New AAJC director and former State Senator Mee Moua, left, and Karen K. Narasaki, stepping down after 20 years.
WASHINGTON (Jan. 24, 2012) — Former State Senator Mee Moua is set to become the president and executive director the Asian American Justice Center, of one of the nation’s premier civil rights organizations.
AAJC announced this week that on March 19, Moua will succeed Karen K. Narasaki, who announced in June she is stepping down after 20 years of service.
“Mee already has an impressive record as a strong civil rights advocate,” said Narasaki. “Her tremendous experience, insight, passion and outstanding reputation make her a wonderful choice to lead an organization that has become so important to ensuring the voices of the nation’s growing Asian American and Pacific Islander communities are heard.”
Moua will lead AAJC’s efforts to promote civic engagement, forge strong and safe communities and create an inclusive society. The Asian American population is the fastest growing minority community and now comprises 6 percent of the total population.
“The board of directors selected Mee Moua following a national search,” said Paul W. Lee, chair of AAJC’s board of directors. “We are very excited to have Mee join with the board and staff to build on the excellent work of AAJC and continue to lead our efforts to advance equality and justice for the Asian American community.”
Moua will work with the AAJC board and staff, as well as the other Advancing Justice affiliate members-Asian American Institute in Chicago, Asian Law Caucus in San Francisco and Asian Pacific American Legal Center in Los Angeles-to empower Asian Americans, Pacific Islanders, Native Hawaiians and other underserved communities.
“I am inspired by AAJC’s accomplishments of the last 20 years,” said Moua. “I am excited, yet truly humbled and honored to have this opportunity to work with the board, staff and all our partners to advance human and civil rights for our growing and diverse communities.”
Moua comes to AAJC after serving as the vice president for strategic impact initiatives at the Asian & Pacific Islander American Health Forum, where she was the executive administrator of the Washington, D.C. office and managed the communications, government relations, policy analysis and research functions of the organization.
APIAHF President and CEO Kathy Lim Ko said the announcement comes with mixed emotions. She will miss the dynamic leader that has been part of APIAHF since she was a senator, but said this is an opportunity to lead in another effective capacity.
“We have had the pleasure to work closely with AAJC over the years and have always respected its great work and leadership,” said Kathy Lim Ko, president and CEO of APIAHF. “While we are sad to see Mee go, we congratulate her on this wonderful opportunity and look forward to our continued partnership with her and AAJC on civil and human rights issues.”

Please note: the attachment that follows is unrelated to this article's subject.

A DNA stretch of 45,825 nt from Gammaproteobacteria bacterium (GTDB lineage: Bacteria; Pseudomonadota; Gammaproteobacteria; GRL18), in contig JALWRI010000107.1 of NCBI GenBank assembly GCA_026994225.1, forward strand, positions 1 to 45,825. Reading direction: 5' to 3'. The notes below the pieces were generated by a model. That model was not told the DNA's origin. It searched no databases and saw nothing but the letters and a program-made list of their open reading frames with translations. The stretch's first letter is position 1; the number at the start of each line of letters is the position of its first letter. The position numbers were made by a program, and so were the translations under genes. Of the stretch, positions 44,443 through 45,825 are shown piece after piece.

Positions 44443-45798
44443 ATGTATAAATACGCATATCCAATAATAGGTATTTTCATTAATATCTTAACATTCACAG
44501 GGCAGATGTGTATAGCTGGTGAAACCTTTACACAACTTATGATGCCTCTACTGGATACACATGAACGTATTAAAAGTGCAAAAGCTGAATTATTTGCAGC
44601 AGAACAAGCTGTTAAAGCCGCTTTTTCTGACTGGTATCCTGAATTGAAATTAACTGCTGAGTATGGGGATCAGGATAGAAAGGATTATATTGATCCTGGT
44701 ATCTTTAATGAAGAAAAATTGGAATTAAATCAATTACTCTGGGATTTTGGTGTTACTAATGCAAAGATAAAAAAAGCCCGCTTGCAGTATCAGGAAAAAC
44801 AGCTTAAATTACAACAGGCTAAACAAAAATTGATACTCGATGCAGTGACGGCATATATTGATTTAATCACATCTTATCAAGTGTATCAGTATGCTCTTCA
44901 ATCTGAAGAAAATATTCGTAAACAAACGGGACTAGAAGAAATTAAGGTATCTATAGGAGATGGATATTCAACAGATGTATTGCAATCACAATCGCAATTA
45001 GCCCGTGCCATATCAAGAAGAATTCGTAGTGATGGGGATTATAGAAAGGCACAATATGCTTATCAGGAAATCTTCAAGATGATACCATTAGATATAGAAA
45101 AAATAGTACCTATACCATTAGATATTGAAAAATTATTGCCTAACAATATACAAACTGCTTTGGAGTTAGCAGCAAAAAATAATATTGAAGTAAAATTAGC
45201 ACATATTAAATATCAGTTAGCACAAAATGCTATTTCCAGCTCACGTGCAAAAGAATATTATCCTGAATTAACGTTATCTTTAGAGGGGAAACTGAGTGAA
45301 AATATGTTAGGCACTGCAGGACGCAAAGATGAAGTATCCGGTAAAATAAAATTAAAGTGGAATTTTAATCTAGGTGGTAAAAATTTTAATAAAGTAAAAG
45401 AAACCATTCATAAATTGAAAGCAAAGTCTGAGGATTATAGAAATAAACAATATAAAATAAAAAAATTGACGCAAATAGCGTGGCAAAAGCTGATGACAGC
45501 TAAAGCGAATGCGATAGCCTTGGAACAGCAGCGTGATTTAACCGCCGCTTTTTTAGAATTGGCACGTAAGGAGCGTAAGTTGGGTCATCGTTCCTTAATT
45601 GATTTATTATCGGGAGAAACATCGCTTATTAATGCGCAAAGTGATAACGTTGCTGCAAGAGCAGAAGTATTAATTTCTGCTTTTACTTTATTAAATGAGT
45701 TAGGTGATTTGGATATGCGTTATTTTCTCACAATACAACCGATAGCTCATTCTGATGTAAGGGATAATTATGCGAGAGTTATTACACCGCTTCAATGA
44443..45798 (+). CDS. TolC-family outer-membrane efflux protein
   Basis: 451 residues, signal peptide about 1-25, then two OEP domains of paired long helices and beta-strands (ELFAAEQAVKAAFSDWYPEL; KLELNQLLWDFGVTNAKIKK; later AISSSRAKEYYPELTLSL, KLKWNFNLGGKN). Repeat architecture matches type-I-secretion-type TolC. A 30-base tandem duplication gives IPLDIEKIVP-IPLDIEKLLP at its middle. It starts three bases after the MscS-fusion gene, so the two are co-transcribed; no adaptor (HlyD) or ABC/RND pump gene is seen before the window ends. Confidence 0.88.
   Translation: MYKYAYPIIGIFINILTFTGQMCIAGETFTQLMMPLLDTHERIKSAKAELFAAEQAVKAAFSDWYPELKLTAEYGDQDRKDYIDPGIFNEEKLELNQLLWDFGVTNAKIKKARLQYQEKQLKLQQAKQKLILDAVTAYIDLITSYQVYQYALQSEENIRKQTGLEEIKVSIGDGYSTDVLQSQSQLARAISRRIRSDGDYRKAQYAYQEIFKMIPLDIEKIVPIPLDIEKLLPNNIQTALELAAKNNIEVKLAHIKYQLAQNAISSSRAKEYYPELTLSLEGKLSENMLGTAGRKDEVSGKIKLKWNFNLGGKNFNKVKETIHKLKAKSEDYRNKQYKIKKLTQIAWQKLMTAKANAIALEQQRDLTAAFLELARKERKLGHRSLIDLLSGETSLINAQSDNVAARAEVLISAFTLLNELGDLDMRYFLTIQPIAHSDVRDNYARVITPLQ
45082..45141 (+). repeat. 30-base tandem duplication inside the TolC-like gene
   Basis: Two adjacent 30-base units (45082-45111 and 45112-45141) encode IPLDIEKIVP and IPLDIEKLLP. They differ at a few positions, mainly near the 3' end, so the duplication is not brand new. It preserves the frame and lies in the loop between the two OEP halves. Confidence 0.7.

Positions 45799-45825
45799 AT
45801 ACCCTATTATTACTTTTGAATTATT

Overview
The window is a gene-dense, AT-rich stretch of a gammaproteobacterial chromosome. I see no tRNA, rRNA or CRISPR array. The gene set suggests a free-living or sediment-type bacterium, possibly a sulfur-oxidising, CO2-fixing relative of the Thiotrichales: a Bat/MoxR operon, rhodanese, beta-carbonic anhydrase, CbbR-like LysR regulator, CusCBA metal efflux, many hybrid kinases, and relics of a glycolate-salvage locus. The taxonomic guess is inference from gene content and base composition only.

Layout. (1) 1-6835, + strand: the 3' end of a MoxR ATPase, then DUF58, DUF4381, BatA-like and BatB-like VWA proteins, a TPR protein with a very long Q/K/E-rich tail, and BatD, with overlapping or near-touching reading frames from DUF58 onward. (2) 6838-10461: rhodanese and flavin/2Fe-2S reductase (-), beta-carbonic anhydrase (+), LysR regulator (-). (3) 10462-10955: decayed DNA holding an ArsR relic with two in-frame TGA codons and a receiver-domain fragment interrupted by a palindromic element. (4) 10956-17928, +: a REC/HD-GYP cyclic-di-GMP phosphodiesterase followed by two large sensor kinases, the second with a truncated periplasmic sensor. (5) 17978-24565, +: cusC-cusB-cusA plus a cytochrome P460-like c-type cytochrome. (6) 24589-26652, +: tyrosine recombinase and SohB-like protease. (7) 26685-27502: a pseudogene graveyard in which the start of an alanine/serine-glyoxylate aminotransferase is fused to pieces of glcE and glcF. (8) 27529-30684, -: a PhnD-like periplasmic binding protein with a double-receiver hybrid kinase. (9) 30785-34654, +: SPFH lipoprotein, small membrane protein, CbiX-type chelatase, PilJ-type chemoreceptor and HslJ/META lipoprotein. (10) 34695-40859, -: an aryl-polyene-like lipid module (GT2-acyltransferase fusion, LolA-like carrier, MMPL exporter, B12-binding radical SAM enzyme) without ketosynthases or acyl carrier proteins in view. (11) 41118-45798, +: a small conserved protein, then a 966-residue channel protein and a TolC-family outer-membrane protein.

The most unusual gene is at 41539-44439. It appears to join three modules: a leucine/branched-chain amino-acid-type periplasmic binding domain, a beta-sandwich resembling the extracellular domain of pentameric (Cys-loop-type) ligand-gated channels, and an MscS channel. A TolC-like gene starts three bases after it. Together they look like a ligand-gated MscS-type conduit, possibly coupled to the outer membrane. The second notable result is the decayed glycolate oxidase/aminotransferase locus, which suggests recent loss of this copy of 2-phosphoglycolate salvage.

During Moua’s tenure at APIAHF she helped restructure its executive team and develop a strong base with national partners health and government. Ko said Moua worked on the Racial Equity Initiative, and served as the anchor institution in the Asian American, Native Hawaiian, and Pacific Islander communities for the W.K. Kellogg Foundation’s America Healing Initiative.
“While we are sad to see Mee go, we congratulate her on this wonderful opportunity and look forward to our continued partnership with her on civil and human rights issues in her new role at AAJC,” Ko added.
Before joining APIAHF, Moua served three terms in the Minnesota Senate, where she chaired the Judiciary Committee, and had oversight responsibility for all state agencies in matters related to criminal, civil and administrative law and procedures. She was the first Hmong American woman to be elected to a state legislature.
As a policymaker, Moua enacted laws to expand greater protection for Minnesota’s children and youth, vulnerable adults and crime victims. She tackled challenging issues such as collateral sanctions, second chance and the disproportionate impact of the criminal justice system, privacy protection, and championed stricter enforcement of the state’s sex and labor trafficking laws.
Born in war-torn Laos, Moua and her family fled to a refugee camp in Thailand when she was five years old and moved to the United States when she was nine. Moua graduated with a bachelor’s degree in public policy from Brown University, a master’s degree in public affairs from the University of Texas-Austin and a juris doctorate from the University of Minnesota Law School.
AAJC is a member of the Asian American Center for Advancing Justice, and is a nonpartisan, nonprofit national organization whose mission is to advance the human and civil rights of Asian Americans, and build and promote a fair and equitable society for all. It is respected for its effectiveness in national advocacy and public education through the use of policy development, community education and litigation.
AAJC is recognized for its expertise on affirmative action, broadband and media diversity, census, voting rights, immigration, immigrant integration and immigrant rights. AAJC has a network of 125 community-based organizations in 29 states and the District of Columbia. www.advancingequality.org